About this cultivar:
Clematis 'Apple Blossom' (Ar) provides almond-scented, whitish-pink, early spring flowers - like Apple Blossom! - and green leaves, emerging bronze-tinged. Plant next to an entrance or path for maximum enjoyment of the sweetly scented flowers!
This is an armandii type clematis named for Father Armand David (1826-1900), a Jesuit missionary and plant collector in China. Familiarly called 'the evergreen clematis', there are other evergreen clematis of course, but Clematis armandii is by far the best known and most requested of all. This Chinese species and its cultivars are strong climbers, depending on their situation, and so easy to train horizontally that they have often become hedges. Of all familiar clematis this is the first species to flower in the Spring. For a month or more the impression is one of great abundance but this is one clematis in which the foliage may count for at least as much as the flowers, by reason of its long-lasting ornamental value.
Since they bear their flowers on the year-old wood, the best time for pruning (if you want to prune at all) is just after the Spring bloom is over. Usually it is a simple matter of clearing away frayed ends and unwanted portions of the vine.
- Position: Full sun, partial shade
- Soil: Almost any soil, grows well in Ballyrobert
- Flowers: February, March, April, May
- Other features: Royal Horticultural Society Award of Garden Merit (RHS AGM), Grows well in Ballyrobert
- Hardiness: H4 - Hardy through most of the UK (-10 to -5°C), Fully hardy - grows well in Ballyrobert!
- Habit: Climbing
- Foliage: Evergreen
- Height: 200 - 800 cm (6 - 25 ft)
- Spread: 200 - 400 cm (6 - 13 ft)
- Time to full growth: 2 to 5 years
- Plant type: Herbaceous Perennial, climber
- Colour: Pink, white, green
Goes well with: Drainpipes, roses, trees, walls, anything they can climb; even other clematis
About this genus:
Clematis, is one of our favorite genus. But not just ours. William Robinson (1838-1935) said about them ‘As hardy as the British Oak…I believe them to be the finest of all hardy flowers and wish them a pleasant time with their admirers.’ Christopher Lloyd (1921-2006) even started a specialty Clematis nursery within his famous garden at Great Dixter.
Clematis (meaning"a climbing plant" in ancient Greek) is a genus of about 300 species within the buttercup family (Ranunculaceae). Their garden hybrids have been popular among gardeners, beginning with Clematis × jackmanii, a garden standby since 1862. Most species are known as clematis in English, while some are also known as traveller's joy, (a name invented for the sole British native, C. vitalba, by the herbalist John Gerard), virgin's bower, old man's beard, leather flower or vase vine.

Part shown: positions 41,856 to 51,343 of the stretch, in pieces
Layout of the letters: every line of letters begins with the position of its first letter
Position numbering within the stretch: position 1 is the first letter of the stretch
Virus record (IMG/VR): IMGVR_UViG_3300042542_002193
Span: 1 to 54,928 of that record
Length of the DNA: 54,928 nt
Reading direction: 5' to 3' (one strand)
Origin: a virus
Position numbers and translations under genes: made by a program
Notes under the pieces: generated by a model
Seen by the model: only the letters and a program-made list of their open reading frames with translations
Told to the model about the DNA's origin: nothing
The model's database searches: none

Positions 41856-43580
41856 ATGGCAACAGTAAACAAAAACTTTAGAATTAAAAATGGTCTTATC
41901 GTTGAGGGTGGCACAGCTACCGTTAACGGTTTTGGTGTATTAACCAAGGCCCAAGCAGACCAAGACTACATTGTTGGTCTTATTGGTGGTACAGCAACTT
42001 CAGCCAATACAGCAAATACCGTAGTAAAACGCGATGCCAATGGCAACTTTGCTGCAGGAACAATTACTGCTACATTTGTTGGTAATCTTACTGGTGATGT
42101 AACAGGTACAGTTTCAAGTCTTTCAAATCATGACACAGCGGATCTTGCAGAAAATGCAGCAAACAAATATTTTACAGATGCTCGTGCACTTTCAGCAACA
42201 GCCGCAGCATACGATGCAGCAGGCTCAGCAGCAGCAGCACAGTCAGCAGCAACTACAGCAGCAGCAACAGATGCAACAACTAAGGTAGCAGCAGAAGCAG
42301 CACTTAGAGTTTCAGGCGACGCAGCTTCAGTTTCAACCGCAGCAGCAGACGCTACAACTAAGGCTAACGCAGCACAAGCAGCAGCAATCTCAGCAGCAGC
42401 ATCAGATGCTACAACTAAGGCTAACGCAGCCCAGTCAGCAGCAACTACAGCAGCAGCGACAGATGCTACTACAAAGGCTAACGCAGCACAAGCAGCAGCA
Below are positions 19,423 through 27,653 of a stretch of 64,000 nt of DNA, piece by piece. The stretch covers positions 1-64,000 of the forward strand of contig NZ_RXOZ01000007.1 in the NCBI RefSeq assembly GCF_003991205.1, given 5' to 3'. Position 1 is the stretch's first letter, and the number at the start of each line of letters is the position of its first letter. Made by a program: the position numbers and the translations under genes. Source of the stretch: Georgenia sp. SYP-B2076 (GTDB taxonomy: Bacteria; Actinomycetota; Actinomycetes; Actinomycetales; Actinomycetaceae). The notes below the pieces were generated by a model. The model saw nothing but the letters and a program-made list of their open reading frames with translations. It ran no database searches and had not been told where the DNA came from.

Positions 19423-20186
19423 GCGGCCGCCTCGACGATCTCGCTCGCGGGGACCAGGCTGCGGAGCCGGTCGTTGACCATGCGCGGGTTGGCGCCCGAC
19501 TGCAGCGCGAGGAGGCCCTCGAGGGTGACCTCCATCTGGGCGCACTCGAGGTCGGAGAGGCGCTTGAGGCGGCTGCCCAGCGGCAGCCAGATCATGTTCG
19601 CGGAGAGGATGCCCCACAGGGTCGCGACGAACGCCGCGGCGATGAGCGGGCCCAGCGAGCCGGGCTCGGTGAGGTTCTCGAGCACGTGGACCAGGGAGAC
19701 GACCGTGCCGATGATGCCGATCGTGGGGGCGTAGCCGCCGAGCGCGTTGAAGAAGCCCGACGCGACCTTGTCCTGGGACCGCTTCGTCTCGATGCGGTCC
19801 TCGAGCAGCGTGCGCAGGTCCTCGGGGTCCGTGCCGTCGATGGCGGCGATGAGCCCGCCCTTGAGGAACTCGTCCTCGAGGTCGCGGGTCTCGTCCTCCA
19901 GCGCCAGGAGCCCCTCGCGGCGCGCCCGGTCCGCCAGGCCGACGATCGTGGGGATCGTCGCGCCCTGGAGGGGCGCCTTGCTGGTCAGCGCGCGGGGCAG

Clematis are mainly found throughout the temperate regions of the Northern Hemisphere, rarely in the tropics. The wild Clematis species native to China made their way into Japanese gardens by the 17th century. Japanese garden selections were the first exotic clematises to reach European gardens, in the 18th century.
The climbing varieties are valued for their ability to scramble up walls, fences, and other structures, and also to grow through other plants, such as shrubs and trees. Some can be trained along the ground to provide cover. Because of their adaptability and masses of spectacular flowers, clematis are among the most popular of all garden plants. Because different cultivars flower during different seasons it is, in theory, possible to have a clematis in flower at any time throughout the year.
They will grow in almost any garden soils and situations, many can be grown in containers. They are a great plant for any garden - don't believe they are for informal gardens only. We grow them almost everywhere in Ballyrobert. Try them with drainpipes, shrubs, roses, trees, anything they can climb;even other clematis.
Much confusion surrounds Clematis pruning. We say - don't worry. As mentioned above, Christopher Lloyd had a specialty Clematis nursery. Here is a I-think-relevant 1969 quote of his "[The] gardener’s eternally repeated question “When should I?” and “What’s the best time to?”, I've concluded that nine times out of ten the answer is “When you’re thinking about it; when you’re in the mood.”" Amen to that.